Associations Between Clinical Evidence of Inflammation and Synovitis in Symptomatic Knee Osteoarthritis: A Cross-Sectional Substudy.
Wallace G., Cro S., Doré C., King L., Kluzek S., Price A., Roemer F., Guermazi A., Keen R., Arden N.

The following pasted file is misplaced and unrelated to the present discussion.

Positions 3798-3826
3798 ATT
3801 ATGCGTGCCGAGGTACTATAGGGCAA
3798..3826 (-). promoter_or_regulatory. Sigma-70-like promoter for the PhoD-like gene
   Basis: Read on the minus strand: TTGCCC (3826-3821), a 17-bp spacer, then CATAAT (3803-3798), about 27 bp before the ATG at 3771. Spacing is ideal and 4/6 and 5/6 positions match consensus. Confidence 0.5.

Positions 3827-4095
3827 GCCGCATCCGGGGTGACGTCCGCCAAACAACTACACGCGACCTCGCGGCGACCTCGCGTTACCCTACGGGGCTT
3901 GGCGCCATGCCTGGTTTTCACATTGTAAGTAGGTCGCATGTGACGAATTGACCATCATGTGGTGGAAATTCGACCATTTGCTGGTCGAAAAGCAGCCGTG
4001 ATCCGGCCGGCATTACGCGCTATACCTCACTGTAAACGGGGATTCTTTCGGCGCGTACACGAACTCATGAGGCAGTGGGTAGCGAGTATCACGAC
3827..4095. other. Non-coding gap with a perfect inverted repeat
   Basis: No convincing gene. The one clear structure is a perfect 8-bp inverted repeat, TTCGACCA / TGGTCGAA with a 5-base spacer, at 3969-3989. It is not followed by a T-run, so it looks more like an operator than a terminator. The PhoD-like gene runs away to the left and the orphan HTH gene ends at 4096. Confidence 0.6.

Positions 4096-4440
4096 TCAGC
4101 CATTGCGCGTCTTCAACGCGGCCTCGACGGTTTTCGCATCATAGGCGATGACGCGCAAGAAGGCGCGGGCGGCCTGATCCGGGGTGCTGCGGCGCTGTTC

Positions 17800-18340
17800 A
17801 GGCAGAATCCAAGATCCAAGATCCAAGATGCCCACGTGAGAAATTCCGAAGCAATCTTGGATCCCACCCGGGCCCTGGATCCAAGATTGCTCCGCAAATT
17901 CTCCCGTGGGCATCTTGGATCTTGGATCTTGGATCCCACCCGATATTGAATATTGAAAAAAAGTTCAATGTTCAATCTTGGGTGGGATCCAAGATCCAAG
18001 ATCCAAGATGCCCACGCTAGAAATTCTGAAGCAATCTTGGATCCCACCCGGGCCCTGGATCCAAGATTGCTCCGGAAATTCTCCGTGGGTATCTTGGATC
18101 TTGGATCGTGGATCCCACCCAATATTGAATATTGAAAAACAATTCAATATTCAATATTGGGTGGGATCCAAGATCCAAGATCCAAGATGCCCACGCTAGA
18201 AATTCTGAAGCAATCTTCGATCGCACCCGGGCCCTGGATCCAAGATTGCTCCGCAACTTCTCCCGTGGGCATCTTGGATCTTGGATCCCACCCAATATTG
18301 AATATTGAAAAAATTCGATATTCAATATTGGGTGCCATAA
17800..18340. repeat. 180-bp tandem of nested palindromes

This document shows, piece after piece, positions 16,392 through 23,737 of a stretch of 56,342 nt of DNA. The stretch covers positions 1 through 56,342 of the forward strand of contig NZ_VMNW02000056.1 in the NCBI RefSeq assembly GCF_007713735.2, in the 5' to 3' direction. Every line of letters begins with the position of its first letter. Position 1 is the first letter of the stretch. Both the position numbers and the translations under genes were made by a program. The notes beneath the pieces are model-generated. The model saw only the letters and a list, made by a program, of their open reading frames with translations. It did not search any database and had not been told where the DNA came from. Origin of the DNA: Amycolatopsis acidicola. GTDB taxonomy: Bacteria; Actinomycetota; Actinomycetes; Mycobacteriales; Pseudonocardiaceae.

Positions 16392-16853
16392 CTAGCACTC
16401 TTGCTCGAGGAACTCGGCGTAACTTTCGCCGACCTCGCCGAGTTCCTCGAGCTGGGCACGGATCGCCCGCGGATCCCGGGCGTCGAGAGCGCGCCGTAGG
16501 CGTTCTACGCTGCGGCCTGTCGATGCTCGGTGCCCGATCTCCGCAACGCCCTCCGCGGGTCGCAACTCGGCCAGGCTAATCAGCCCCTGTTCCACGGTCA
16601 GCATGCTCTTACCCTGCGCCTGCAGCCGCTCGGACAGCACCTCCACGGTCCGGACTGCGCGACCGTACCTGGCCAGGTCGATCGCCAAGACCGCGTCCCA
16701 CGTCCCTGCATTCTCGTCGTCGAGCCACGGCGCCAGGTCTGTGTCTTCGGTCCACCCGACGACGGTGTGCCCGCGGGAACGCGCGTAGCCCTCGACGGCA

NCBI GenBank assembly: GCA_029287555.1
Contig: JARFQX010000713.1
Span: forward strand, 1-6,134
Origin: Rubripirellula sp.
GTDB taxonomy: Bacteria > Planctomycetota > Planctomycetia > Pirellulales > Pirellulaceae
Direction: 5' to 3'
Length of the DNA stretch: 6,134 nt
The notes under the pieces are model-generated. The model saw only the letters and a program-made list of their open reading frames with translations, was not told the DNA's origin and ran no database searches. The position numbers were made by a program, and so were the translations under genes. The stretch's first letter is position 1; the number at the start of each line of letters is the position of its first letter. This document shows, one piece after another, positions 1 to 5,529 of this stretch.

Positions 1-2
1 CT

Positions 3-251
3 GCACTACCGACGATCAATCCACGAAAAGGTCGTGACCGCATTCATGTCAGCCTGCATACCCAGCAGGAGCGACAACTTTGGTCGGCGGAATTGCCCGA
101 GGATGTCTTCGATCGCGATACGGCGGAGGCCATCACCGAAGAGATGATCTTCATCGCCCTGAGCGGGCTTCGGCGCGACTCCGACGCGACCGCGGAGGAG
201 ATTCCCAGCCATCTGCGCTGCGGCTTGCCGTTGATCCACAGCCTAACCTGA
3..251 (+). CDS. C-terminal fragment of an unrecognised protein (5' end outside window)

OBJECTIVE: Painful knee osteoarthritis (KOA) has been associated with joint inflammation. There is, however, little literature correlating signs of localized inflammation with contrast-enhanced (CE) magnetic resonance imaging (MRI) of synovium. This study examined the relationship between clinical and functional markers of localized knee inflammation and CE MRI-based synovial scores. METHODS: Patients with symptomatic KOA were enrolled into the randomized, double-blind, Vitamin D Evaluation in Osteoarthritis (VIDEO) trial. In this cross-sectional substudy, associations between validated MRI-based semiquantitative synovial scores of the knee and the following markers of inflammation were investigated: self-reported pain and stiffness, effusion, warmth, joint line tenderness, erythrocyte sedimentation rate, radiographic severity, and functional ability tests. RESULTS: A total of 107 patients satisfied the inclusion criteria of complete data and were included in the analysis. Significant associations were found between the number of regions affected by synovitis and Western Ontario and McMaster Universities Osteoarthritis Index (WOMAC) pain, effusion, and joint line tenderness. Each additional region affected by synovitis was associated with an increase in WOMAC pain (1.82 [95% confidence interval (95% CI) 0.05, 3.58], P = 0.04), and the association with extent of medial synovitis was particularly strong (3.21 [95% CI 0.43, 5.99], P = 0.02). Extent of synovitis was positively associated with effusion (odds ratio 1.69 [95% CI 1.37, 2.08], P